The Cleveland Indians are a professional baseball team based in Cleveland, Ohio.
They were a founder member of the American League in 1901 as the Cleveland Bluebirds (or Blues). They renamed to the Cleveland Napoleons (Naps) in 1903, before adopting their current name in 1915. The Indians made their first World Series appearance in 1920 and won the first of their two World Series titles.
Since then, the Indians have had two major periods of success. The first was from 1947 to 1956, when they had winning records in every season, including a 111–43 record in 1954, which remains the best Major League Baseball regular season record since the 1909 Pirates, and won their only other World Series in 1948. The Indians’ other highly successful period was from 1994 to 2001, when they had eight consecutive winning seasons, six AL Central division titles, and two World Series appearances in 1995 and 1997, but lost both of these World Series.
The Indians have also experienced failure in their history. From the split of the American League into two divisions in 1969 until 1993, the Indians did not make a single postseason appearance and played only four winning seasons. They posted 100 losses four times during the era.
|American League Championship Series|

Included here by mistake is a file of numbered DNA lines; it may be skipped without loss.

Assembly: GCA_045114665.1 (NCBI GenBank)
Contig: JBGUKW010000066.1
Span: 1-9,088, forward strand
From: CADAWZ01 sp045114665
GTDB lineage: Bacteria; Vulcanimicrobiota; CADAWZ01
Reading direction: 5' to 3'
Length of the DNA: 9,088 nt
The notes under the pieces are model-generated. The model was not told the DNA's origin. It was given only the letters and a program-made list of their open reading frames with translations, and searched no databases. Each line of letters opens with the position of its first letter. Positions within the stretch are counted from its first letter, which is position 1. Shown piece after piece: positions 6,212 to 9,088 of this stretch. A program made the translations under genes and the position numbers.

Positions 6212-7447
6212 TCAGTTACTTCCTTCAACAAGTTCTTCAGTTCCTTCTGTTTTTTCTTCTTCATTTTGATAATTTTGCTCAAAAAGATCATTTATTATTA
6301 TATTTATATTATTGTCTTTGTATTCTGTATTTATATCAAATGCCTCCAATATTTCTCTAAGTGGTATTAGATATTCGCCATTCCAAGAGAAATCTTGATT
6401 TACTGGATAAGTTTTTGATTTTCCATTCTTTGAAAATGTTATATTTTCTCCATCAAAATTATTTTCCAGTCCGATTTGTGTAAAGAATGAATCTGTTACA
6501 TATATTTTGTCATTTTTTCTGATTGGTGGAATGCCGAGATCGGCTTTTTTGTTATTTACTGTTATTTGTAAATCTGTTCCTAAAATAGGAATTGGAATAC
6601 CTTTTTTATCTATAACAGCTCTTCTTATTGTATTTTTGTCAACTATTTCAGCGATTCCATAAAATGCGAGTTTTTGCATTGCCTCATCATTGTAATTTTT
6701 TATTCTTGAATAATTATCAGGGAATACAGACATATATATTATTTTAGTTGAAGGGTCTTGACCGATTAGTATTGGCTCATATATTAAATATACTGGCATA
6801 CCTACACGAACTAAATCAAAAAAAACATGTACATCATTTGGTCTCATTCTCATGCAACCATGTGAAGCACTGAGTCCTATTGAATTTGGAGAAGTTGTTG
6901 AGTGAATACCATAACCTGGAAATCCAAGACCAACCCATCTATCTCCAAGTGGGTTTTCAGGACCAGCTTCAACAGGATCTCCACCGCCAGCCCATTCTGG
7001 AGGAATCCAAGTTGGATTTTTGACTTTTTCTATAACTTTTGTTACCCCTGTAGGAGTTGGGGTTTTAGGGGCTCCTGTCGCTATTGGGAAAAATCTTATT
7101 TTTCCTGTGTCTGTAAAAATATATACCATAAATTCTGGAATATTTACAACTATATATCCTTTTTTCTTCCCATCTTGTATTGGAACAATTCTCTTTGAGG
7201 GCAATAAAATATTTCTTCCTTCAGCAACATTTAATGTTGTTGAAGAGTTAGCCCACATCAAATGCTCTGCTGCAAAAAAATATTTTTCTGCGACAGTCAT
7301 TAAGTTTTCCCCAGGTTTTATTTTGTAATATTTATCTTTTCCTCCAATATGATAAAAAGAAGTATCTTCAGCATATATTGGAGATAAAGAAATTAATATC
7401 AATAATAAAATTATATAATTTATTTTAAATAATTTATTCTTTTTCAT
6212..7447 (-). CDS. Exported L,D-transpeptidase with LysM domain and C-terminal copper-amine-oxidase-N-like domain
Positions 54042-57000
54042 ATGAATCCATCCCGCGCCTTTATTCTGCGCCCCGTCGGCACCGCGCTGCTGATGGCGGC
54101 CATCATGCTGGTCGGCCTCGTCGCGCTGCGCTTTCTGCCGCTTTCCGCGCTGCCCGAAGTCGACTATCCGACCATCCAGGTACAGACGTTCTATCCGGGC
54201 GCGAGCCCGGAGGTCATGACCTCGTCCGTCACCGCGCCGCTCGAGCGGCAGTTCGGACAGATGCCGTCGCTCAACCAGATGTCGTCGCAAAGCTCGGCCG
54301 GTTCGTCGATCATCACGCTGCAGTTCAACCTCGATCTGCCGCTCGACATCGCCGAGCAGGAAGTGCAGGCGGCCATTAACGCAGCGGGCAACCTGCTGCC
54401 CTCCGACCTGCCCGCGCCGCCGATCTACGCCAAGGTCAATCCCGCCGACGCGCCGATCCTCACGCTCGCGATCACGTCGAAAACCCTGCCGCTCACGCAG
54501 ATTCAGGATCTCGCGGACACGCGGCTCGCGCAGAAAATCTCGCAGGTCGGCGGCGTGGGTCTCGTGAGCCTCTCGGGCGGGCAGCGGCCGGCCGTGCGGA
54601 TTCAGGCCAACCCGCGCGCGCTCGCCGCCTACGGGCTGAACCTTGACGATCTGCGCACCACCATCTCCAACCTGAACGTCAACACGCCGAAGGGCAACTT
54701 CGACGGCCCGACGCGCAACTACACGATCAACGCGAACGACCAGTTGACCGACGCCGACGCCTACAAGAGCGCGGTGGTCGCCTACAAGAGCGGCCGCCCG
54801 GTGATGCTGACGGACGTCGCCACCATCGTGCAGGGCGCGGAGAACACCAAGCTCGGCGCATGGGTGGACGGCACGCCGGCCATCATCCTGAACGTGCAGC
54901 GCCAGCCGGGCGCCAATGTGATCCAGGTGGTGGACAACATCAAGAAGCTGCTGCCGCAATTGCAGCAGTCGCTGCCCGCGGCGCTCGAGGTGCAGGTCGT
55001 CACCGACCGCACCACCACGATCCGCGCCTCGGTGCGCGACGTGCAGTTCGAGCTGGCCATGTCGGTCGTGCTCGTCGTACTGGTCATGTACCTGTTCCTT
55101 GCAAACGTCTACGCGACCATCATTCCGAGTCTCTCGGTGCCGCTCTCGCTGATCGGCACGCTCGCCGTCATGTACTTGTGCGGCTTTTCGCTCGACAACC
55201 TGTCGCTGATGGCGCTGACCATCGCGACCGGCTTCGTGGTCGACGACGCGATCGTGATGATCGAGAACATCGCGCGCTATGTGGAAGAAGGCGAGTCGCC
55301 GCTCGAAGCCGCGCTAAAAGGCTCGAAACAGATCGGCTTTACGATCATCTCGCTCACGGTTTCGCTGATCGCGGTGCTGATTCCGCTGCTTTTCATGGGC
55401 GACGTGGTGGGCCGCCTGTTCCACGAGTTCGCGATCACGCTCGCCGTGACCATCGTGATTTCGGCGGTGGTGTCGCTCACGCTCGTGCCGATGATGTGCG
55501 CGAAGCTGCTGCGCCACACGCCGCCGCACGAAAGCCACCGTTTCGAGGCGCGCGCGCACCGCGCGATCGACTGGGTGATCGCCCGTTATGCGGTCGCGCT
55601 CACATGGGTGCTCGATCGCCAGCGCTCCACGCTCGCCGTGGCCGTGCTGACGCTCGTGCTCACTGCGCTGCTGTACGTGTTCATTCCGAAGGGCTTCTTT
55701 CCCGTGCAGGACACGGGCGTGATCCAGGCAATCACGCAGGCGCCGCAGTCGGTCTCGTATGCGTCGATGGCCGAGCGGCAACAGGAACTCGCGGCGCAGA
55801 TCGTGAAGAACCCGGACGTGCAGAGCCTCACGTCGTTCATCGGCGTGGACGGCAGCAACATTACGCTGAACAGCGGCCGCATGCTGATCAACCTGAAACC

|American League Division Series|
|Most Valuable Player Award|
|Manager of the Year Award|
|Rookie of the Year Award|
|Cy Young Award|
|Comeback Player of the Year Award|
|World Series Most Valuable Player Award|
|World Series champions †||AL champions *||Division champions (1969–present) ^||Wild card berth (1995–present) ¤|
|1920||1920||MLB †||AL *||1st||98||56||.636||—||Won World Series (Robins) 5–2 †|
|1948||1948||MLB †||AL *||1st||97||58||.626||—||Won World Series (Braves) 4–2 †||Lou Boudreau (MVP)|
|1954||1954||MLB||AL *||1st||111||43||.721||—||Lost World Series (Giants) 4–0 *|
|1980||1980||MLB||AL||East||6th||79||82||.494||23||Joe Charboneau (ROY)|
|1995||1995||MLB||AL *||Central ^||1st ^||100||44||.694||—||Won ALDS (Red Sox) 3–0
Won ALCS (Mariners) 4–2
Lost World Series (Braves) 4–2 *
|1996||1996||MLB||AL||Central ^||1st ^||99||62||.615||—||Lost ALDS (Orioles) 3–1|
|1997||1997||MLB||AL *||Central ^||1st ^||86||75||.534||—||Won ALDS (Yankees) 3–2
Won ALCS (Orioles) 4–2
Lost World Series (Marlins) 4–3 *
|1998||1998||MLB||AL||Central ^||1st ^||89||73||.549||—||Won ALDS (Red Sox) 3–1
Lost ALCS (Yankees) 4–2
|1999||1999||MLB||AL||Central ^||1st ^||97||65||.599||—||Lost ALDS (Red Sox) 3–2|
|2001||2001||MLB||AL||Central ^||1st ^||91||71||.562||—||Lost ALDS (Mariners) 3–2|
|2007||2007||MLB||AL||Central ^||1st ^||96||66||.593||—||Won ALDS (Yankees) 3–1
Lost ALCS (Red Sox) 4–3
|CC Sabathia (CYA)|
Eric Wedge (MOY)
|2008||2008||MLB||AL||Central||3rd||81||81||.500||7½||Cliff Lee (CYA, CBPOY)|
|2013||2013||MLB||AL||Central||2nd ¤||92||70||.568||1||Lost ALWC (Rays)||Terry Francona (MOY)|
|2014||2014||MLB||AL||Central||3rd||85||77||.525||5||Corey Kluber (CYA)|
|2016||2016||MLB||AL *||Central ^||1st ^||94||67||.584||—||Won ALDS (Red Sox) 3–0
Won ALCS (Blue Jays) 4–1
Lost World Series (Cubs) 4–3 *
|Terry Francona (MOY)|
|2017||2017||MLB||AL||Central ^||1st ^||102||60||.630||—||Lost ALDS (Yankees) 3–2||Corey Kluber (CYA)|
|2018||2018||MLB||AL||Central ^||1st ^||91||71||.563||—||Lost ALDS (Astros) 3–0|
The following table describes the Indians' MLB win–loss record by decade.
Records are current through the 2018 regular season
|Regular season games||9384||8968||.511|
|Regular season and post season games||9440||9018||.511|